worth (or four years' worth) of supervised learning 
from the entry level onward. In place of granting credit 
lor various kinds of prior learning, what I think is more 
appropriate is to waive whatever courses contain 
material that a student lias already mastered. What we 
would then be saying to the student is: "You have 
entered at such and such a level; we are therefore going 
to waive you out of certain courses, giving you no credit 
for them, and then we are going to educate you for lour 
years (120 credits' worth) more. Our bachelor's degree 
will thus represent four years of learning which we 
have supervised. Since you are entering at a higher level 
than other students, at the end of four years you will 
presumably leave here at a higher level than they will." 

What I am suggesting is by no means unworkable. 
We have been doing it in a small way for a lew years 
in our own English department. Under a previous 
system by using a writing examination, and under 
the current system of using in-class evaluation of 
writing, we have waived Composition I, and even 
Composition II — we have not granted credit but have 
simply waived the courses. We have thus adopted the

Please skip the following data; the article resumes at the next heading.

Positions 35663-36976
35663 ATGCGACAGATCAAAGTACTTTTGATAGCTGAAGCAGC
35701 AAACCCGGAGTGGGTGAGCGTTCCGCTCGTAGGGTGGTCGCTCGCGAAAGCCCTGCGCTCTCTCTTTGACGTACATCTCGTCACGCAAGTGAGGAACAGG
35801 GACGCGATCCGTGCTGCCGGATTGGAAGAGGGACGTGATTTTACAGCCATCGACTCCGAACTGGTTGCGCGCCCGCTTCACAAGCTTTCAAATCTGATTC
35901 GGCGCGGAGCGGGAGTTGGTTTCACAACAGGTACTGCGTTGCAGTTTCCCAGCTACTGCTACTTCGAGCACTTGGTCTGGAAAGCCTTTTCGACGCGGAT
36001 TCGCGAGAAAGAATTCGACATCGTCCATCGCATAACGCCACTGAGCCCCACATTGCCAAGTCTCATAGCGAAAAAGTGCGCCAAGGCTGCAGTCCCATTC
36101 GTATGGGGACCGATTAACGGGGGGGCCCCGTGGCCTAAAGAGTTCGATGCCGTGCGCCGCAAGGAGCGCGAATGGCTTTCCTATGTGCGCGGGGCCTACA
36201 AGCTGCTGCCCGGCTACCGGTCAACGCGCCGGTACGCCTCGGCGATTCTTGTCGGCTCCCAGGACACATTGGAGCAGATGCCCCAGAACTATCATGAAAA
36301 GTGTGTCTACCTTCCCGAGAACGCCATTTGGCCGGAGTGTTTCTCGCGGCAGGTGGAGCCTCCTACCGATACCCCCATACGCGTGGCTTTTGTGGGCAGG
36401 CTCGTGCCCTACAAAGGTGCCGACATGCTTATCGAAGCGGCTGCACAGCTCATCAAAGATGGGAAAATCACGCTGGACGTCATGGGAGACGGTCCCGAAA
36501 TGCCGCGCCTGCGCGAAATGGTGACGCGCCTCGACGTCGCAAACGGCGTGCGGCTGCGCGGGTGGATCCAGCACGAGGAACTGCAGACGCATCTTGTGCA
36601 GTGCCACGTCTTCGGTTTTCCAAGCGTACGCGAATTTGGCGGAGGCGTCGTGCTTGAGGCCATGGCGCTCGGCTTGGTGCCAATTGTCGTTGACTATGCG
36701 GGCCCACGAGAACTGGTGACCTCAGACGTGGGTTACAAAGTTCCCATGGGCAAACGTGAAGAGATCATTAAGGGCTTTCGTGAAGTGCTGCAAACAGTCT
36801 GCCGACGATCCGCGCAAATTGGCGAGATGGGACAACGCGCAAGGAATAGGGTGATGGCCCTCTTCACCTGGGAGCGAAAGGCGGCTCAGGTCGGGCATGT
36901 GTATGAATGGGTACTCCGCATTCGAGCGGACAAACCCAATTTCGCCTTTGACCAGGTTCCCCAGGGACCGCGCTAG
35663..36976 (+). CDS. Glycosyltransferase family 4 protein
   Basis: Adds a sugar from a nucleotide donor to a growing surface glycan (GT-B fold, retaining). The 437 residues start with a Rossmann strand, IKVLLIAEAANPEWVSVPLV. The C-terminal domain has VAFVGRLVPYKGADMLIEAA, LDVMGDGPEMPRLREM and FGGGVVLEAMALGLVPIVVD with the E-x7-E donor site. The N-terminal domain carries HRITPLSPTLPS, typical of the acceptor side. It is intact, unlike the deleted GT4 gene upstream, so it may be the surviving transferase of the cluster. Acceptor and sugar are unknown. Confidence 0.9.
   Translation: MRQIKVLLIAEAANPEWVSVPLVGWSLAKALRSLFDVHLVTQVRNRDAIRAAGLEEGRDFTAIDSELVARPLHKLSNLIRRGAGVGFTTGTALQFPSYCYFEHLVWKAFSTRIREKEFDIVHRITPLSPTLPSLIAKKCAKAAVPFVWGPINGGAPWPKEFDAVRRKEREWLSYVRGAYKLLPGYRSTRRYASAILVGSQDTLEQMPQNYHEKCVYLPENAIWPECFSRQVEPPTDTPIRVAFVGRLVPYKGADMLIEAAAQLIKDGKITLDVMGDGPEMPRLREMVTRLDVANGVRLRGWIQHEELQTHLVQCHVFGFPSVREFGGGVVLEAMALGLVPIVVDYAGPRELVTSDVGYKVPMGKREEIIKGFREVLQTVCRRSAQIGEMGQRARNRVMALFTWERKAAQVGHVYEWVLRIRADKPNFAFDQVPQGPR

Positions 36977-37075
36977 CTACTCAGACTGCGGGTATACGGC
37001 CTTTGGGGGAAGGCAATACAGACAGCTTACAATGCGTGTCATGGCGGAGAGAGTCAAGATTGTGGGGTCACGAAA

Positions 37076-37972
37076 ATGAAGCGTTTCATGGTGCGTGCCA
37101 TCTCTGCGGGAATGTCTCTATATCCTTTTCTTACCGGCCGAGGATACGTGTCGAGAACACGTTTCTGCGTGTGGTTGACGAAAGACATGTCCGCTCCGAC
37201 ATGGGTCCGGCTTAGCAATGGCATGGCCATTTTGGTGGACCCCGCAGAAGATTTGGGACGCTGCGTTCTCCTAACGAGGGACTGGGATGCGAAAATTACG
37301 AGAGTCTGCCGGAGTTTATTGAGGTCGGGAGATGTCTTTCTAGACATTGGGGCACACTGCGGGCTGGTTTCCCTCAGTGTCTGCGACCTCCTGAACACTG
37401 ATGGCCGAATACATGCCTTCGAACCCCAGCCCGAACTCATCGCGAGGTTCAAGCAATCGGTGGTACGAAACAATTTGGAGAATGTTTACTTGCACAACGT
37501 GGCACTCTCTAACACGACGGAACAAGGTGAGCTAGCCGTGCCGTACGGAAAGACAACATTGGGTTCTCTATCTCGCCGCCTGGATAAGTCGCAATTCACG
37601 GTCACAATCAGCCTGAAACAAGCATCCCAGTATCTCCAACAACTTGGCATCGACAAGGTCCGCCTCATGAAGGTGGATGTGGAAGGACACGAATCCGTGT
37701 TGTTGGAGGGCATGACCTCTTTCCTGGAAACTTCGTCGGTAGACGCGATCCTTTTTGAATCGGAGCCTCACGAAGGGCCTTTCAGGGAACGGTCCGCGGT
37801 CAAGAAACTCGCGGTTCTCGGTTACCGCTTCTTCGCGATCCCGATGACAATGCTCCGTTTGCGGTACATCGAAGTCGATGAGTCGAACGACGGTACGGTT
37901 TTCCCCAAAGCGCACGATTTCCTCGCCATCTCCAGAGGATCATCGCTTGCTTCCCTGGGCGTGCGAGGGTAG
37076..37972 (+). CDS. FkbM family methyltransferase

practice of recognizing a given level of skill and of 
allowing students to enter at that level but without 
reducing the number of credits students must take. 
Nor does a waived course have to be replaced with 
another English course (we are not trying to protect 
our own offerings), Instead, the student has gained 
three elective credits. 

If this sort of thing were done with all types of 
prior learning, our students would be the benefici- 
aries: they would obviously learn more because they 
would have the opportunity to lake more, and pre- 
sumably higher-level, courses and would finish col- 
lege with a comparably better education. The degree 
itself would remain the same, but there would be a 
world of difference in the transcript. 

Students, however, would not be the only ones to 
benefit; the institution would profit as well because it 
would enhance the legitimacy of its degree. If we give 
college credits for learning which we do not directly 

Robert Bishoff is assistant professor of English at North 
Adams State College. 

supervise, how are we different from the "diploma 
mills" where one can get — for a price — a mail order 

We ought not to be in the business, I think, of 
selling credits or of certifying prior learning by the 
awarding of credits. Rather, we ought to be selling 
learning — learning which lakes place under our su-